Perseverance paid

Perseverance paid

destinys child

dedicated Akriti Kakkar

Growing up in a Delhi household where mornings began with a cup of tea and songs sung by  to K L Saigal and Bhimsen Joshi, Akriti Kakkar took to music from a very young age. While her mother, a post graduate in Hindustani classical music, and her guru, Byomkesh Banerjee, introduced her to classical maestros like Ali Akbar Khan, Hariprasad Chaurasia, Ravi Shankar, Bhimsen Joshi and Amjad Ali Khan when she just five, Akriti wasn’t satiated. Soon enough, she discovered Kishore Kumar, Lata Mangeshkar, Nusrat Fateh Ali Khan, Arif Lohar, Whitney Houston and Frank Sinatra, and was mesmerised.

Often, cynics say that with young age comes conceit and a bemused state of mind. Akriti proved otherwise. Her first stage performance was when she was just five. Later, she joined Little Star, a musical troupe created by music directors Kalyanji-Anandji, and travelled the world. “I used to travel for 40 days at a stretch, away from my family, but I never felt lost or alone. Especially because the decision to learn music and perform on stage wasn’t forced upon me. My parents had made it clear to me that I should pursue music only if I was passionate about it.” It is a little puzzling when you expect a five-year-old to understand the meaning of passion but Akriti believes, “The proverbial fame that comes with being associated with shows or singing didn’t attract me; it was the happiness I felt when I was on stage, performing live.”

Her first brush with fame was when she won the Sa Re Ga Ma (junior talent hunt) in 1998, followed by an award by the Sangam Kala Group in New Delhi. And six years later, Akriti was in a recording studio, singing Chham se vo aa jaye from Dus. Steadily, industrywaalahs stood up and took notice of her singing prowess. Akriti started getting offers and lent her voice to songs like Dil vich lagiya ve (Chup chup ke), Shakalaka boom boom (Shakalaka Boom Boom), Aanan fanan (Namastey London), Insha Allah (Welcome), Marjani (Billu) and of course, her most beautiful rendition till date — Hey Johnny (Johnny Gaddar). She even went ahead and released two non-film albums — Akriti, and a compilation of remix numbers titled A Teen. Akriti also lent her voice to popular pop tracks like the remix number, Rangeela re.

But success didn’t come easy. “I remember my mother updating my notebooks and classwork for school while I was out on a tour. I had to come back and put in extra hours at school to ensure that I achieved good grades,” reminisces Akriti. Although she has never had a normal childhood, Akriti never regrets it. “I never missed playing outdoors with friends or attending birthday parties. Music was and still is my food for life,” she avers. After completing class 12, Akriti did her graduation through correspondence and simultaneously put her heart and soul into learning music. It has been six years since she has moved to Mumbai and she has done fairly well as a playback singer, especially because she has no ‘Bollywood connections’ or isn’t a ‘reality show star’.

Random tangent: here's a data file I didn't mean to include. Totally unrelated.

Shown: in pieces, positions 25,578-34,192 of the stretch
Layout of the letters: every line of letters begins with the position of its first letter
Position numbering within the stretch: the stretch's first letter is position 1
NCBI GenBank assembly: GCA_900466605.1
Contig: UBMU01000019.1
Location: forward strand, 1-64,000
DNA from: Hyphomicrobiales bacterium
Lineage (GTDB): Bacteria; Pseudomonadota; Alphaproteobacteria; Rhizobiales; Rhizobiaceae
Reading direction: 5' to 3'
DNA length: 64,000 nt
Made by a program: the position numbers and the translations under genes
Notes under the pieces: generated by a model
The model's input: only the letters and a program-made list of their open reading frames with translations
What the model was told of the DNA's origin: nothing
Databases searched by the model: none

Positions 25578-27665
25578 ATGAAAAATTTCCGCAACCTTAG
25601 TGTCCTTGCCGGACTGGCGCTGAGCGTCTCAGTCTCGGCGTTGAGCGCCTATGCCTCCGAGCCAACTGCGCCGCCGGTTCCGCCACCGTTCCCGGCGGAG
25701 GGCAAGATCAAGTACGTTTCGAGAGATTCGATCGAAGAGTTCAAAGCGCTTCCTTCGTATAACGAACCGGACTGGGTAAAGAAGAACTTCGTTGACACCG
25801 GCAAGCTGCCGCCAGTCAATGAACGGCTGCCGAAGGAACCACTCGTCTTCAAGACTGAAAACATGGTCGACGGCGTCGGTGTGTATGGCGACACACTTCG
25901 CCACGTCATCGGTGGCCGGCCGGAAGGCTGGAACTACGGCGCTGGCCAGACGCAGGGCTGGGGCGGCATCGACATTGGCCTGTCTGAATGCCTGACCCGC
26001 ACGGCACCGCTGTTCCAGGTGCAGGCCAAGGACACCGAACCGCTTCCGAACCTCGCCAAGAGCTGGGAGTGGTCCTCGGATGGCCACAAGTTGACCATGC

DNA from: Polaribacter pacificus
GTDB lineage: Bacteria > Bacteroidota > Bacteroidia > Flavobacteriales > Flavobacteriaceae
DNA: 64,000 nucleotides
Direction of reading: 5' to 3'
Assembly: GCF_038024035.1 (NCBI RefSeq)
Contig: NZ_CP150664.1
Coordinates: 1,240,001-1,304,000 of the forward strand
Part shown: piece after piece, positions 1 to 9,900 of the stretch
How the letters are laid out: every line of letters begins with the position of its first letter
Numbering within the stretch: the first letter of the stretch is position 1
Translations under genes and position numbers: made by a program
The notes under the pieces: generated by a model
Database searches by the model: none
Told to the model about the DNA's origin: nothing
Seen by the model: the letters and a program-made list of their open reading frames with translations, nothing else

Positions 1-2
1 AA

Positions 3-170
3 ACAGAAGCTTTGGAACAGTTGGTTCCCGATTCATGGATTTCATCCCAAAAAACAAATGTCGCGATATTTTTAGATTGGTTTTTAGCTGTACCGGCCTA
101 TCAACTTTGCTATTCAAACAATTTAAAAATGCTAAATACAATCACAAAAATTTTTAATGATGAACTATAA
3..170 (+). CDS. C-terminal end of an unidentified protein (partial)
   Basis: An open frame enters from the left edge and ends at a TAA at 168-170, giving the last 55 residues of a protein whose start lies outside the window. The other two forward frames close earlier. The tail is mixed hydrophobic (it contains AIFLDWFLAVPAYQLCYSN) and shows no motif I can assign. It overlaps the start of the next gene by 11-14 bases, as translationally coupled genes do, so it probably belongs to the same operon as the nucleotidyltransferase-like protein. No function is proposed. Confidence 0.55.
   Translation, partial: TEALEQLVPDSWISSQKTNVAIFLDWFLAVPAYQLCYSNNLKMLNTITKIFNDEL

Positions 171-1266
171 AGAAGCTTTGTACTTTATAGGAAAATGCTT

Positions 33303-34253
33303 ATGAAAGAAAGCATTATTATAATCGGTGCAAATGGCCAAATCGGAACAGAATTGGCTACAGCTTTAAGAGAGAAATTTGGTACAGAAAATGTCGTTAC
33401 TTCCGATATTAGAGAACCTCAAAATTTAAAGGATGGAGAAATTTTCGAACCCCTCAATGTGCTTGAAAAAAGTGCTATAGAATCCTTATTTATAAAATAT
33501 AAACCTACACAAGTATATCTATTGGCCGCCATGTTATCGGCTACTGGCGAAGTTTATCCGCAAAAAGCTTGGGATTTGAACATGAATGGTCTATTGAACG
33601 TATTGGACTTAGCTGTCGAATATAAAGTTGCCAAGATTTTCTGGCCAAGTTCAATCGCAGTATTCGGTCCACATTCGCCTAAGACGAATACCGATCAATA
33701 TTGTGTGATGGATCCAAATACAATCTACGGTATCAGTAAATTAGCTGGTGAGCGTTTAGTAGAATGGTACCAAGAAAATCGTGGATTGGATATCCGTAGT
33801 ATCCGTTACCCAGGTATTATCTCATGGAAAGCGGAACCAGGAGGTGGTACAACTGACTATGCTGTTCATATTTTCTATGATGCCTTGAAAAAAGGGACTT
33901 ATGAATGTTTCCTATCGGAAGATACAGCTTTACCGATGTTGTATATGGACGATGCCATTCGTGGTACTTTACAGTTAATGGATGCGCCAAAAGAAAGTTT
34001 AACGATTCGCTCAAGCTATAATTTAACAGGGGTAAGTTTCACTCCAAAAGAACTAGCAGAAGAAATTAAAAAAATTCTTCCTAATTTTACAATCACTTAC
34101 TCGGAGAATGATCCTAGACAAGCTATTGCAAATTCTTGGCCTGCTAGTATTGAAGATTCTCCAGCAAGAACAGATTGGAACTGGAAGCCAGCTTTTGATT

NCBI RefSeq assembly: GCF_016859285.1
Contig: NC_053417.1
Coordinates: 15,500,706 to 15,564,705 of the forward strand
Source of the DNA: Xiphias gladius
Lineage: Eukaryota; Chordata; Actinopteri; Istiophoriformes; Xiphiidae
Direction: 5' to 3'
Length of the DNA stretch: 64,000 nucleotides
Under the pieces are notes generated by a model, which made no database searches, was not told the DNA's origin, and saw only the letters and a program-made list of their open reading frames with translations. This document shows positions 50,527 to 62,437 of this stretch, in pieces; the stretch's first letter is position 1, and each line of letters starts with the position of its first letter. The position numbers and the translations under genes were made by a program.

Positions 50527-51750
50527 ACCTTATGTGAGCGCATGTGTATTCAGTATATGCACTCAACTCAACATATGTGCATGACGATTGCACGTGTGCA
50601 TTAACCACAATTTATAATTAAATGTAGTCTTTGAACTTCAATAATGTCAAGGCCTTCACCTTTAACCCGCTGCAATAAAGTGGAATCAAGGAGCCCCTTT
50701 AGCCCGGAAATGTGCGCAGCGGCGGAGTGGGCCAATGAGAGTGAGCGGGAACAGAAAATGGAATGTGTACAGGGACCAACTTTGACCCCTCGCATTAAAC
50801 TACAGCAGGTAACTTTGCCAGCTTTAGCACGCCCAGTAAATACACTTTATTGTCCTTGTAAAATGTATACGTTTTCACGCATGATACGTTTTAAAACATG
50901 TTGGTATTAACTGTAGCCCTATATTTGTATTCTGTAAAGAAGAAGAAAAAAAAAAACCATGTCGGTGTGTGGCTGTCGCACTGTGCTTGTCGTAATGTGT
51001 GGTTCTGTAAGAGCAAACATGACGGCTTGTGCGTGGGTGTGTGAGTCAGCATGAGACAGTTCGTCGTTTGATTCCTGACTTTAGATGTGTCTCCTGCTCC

According to Akriti, musical reality shows prove to be a crash course in singing and getting an insight into the music industry. “For struggling singers, to get an appointment with a successful music director takes more than three years! Therefore, for many aspiring voices, reality shows prove to be the best bet.” She adds, “In such shows, you are expected to groom yourself well, you have judges to critique your singing and if you do click with the audience, it might just give you that much coveted break. But it does not end there. After all the attention you receive on television, once you are on your own, you have to survive purely on your talent,” she points out.

At just 26, and the nascent stage of her career, Akriti considers herself to be lucky to have worked with music directors like Shankar Mahadeven, Pritam, Himesh Reshammiya and Monty Sharma. All because today, new singers are being discovered, unique voices are appreciated and welcomed. It’s such a progressive shift in Hindi film music unlike earlier, when just a few playback singers monopolised the industry, feels Akriti. Music buffs have been gifted with unconventional yet soulful voices like Shruti Pathak, Benny Dayal, Ram Sampath and Anusha Mani. “Jassi isn’t your conventional playback singer but he was offered to sing Laung da lashkara; Mika too started off his career with pop music and was criticised for having a nasal tone to his voice but now his songs — Mauja hi mauja or Jugni jugni — are extremely popular!” says a thrilled Akriti.

The only cause of concern for Akriti is the already dead genre of pop music in India. Made in India by Alisha Chinai, Loveology by Shaan and Sagarika, the memorable Pari hoon main by Sunita Rao or the thumping sounds of Johnny joker by Shweta Shetty seem to be lost in oblivion. “It was after I released my own non-film album that I realised how difficult it is to market your own album. There are absolutely no takers for your songs when you have to compete with a Dabangg or any other Hindi film soundtrack.” But Akriti is still hopeful. She is now a part of Coke Studio and is busy with several Bollywood offers. She also plans to release yet another non-film album and says, “In my own little way, I am trying to keep pop alive.”

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